Peer2Peer joins other campus mental health initiatives
Peer2Peer, an anonymous web-based peer support platform, launched late last month. The site allows users to chat with fellow students; the Institute launched the site as part of an ongoing effort to lower the barrier for seeking help with mental health issues. Peer2Peer was spearheaded by Berj Chilingirian ’16 and two professionals at MIT Mental Health, Evan Waldheter and Rheinila Fernandes.
Peer2Peer builds on another emotional health and well-being service, 7 Cups of Tea, which contacted Mental Health last spring offering to develop an adaptation of their chat system for the Institute.
Peer2Peer is now one of two major Institute-affiliated peer support networks. The other, Peer Ears, focuses on in-person support.
Peer2Peer also supplements a larger campus-wide mental health initiative, joining the ranks of other peer support platforms like Lean On Me, another anonymous service with which students communicate by text message. Lean On Me, unlike Peer2Peer, is not affiliated with the Institute.
Addressing the differences between Lean On Me and Peer2Peer, Waldheter highlighted Peer2Peer’s additional features inherited from 7 Cups of Tea.
“Peer2Peer offers one-on-one chat, like Lean On Me, but also allows users to join informal support groups, and take advantage of existing 7 Cups of Tea infrastructure such as online tools for general wellness, stress reduction, anxiety management, and overall mental health promotion.”
“LeanOnMe has no affiliation with MIT,” Chilingirian added. “I also think Peer2Peer will be used differently from LeanOnMe by virtue of the devices they [support]. I think the kinds of conversations you have on mobile devices are different from those you may have on your laptop. For example, Peer2Peer’s interface allows you to select a listener based on what you are interested in talking about and has a built-in listener support chat for listeners to support one another and share advice.”
Peer2Peer users talk to dedicated “listeners” who participate in training that includes a thirty-minute virtual tutorial about MIT-specific mental health resources. There are currently 19 listeners, but Peer2Peer hopes to increase this number to around fifty by the end of the semester.
Peer2Peer originally started as an email-based service after Nightline, MIT’s crisis hotline, shut down in 2010 because the majority of callers weren’t from MIT. “Individuals from outside the community were calling in for support and volunteers were not equipped to handle the flux of non-MIT related calls,” Chilingirian said.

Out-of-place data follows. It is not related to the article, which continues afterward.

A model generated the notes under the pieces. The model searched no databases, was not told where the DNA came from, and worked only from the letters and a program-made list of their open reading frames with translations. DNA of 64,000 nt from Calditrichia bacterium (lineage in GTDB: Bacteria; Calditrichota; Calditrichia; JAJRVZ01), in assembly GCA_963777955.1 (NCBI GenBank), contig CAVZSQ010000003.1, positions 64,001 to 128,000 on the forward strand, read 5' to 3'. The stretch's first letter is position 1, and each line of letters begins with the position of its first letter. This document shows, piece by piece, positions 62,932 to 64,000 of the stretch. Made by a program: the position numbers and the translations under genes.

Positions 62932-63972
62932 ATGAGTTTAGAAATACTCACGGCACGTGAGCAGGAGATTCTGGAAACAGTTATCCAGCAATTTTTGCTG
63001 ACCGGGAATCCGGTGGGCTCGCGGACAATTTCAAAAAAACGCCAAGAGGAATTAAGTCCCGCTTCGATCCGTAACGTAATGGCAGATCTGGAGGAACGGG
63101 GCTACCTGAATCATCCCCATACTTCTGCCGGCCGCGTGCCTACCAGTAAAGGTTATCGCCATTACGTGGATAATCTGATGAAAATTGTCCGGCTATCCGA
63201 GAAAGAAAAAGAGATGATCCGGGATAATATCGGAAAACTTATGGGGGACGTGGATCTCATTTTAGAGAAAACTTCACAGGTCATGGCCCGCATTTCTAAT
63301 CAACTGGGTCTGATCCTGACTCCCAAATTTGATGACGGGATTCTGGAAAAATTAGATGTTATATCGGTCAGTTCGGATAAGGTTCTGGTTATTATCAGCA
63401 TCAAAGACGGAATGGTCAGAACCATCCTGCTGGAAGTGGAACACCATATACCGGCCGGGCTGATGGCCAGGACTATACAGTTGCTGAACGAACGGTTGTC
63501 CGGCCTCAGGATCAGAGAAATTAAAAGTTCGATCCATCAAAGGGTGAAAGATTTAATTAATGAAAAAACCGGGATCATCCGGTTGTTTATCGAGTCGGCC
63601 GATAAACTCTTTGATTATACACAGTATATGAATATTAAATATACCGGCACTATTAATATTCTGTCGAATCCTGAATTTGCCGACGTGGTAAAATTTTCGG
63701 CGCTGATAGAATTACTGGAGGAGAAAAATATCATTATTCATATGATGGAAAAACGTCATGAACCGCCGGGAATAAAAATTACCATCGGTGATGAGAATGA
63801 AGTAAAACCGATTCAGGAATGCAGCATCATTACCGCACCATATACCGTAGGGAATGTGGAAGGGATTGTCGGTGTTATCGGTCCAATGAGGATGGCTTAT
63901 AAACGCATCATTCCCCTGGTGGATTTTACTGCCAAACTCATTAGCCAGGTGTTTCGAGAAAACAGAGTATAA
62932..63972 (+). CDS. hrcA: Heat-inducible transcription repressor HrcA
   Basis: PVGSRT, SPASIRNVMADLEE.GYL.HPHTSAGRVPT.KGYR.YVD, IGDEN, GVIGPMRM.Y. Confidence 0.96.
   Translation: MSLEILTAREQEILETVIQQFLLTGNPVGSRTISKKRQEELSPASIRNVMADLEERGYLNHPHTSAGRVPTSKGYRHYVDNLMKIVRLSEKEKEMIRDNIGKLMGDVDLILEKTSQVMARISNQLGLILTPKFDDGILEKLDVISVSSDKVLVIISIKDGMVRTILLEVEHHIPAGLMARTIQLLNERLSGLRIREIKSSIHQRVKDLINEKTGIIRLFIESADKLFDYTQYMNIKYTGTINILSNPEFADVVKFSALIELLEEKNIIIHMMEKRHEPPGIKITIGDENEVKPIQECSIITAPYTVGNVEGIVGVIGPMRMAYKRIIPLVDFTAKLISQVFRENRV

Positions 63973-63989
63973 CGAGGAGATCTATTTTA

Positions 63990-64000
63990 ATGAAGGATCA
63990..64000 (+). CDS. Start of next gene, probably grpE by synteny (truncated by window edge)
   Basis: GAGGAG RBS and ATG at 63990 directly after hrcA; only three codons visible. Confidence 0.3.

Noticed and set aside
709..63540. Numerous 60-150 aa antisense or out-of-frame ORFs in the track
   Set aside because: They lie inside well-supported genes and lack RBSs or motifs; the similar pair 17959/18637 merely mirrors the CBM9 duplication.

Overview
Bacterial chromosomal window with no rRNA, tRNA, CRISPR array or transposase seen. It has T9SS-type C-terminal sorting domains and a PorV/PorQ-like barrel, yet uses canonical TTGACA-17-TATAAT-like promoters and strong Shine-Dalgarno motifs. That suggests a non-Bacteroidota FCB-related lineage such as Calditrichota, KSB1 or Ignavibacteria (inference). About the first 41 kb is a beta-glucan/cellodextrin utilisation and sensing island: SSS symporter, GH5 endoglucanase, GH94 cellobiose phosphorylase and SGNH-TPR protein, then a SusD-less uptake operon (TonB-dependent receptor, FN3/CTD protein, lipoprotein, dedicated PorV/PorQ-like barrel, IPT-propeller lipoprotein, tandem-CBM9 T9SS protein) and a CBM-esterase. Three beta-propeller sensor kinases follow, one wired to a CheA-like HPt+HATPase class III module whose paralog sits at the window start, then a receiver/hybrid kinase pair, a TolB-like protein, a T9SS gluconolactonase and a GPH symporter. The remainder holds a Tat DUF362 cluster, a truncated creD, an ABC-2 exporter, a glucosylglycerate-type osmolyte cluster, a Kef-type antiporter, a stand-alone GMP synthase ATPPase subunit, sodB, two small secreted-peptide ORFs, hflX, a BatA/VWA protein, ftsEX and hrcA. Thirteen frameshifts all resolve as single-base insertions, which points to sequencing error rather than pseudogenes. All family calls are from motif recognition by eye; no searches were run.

Two volunteers, Isabella Lubin ’12 and Tzipora Wagner ’13, formed that early version of Peer2Peer; students would email in about their lives and peers would respond within a few hours. The service provided neither anonymity nor instantaneous support, according a Tech article published in 2012.
Lubin and Wagner both contemplated developing an online chat network, but graduated before they could complete the project. Chilingirian read about Peer2Peer in the same Tech article as a freshman, and had past experience with a suicide hotline in Boston that had launched its own chat platform, he said in an interview with The Tech.
By the fall of 2013, Lubin and Wagner had both graduated, and Chilingirian and Halide Bey ’15 expressed interest in working with Waldheter and Fernandes. They wanted to create an online chat service, but were unsure how to do so; when 7 Cups of Tea’s founders approached MIT Mental Health and Counseling last spring about creating an MIT-specific portal, Chilingirian realized that using 7 Cups of Tea’s already-existing technology for real-time anonymous chat was a more feasible option than creating it himself.
“We wanted to improve on Nightline and thus prioritized the service as solely available to the MIT community,” Chilingirian said, which is why users have to log on to Peer2Peer using MIT certificates.
“We know that when students are having difficulty, they first turn to peers and family members,” Waldheter said. “We wanted to increase opportunities for students to reach out to each other by normalizing health-seeking around campus.”
MIT was also very open to partnering with an external organization, Waldheter told The Tech. “While navigating the legal issues was a bit tricky, the administration and especially the Chancellor have been extremely supportive,” he said.
In the future, Waldheter wants to hold Peer2Peer office hours for listeners to discuss responses to crises and ways to educate users about existing mental health resources. The service is currently seeing about four chats per day, but Waldheter hopes that with time, that number will go up.
Peer2Peer’s website is can be found at peer2peer.mit.edu.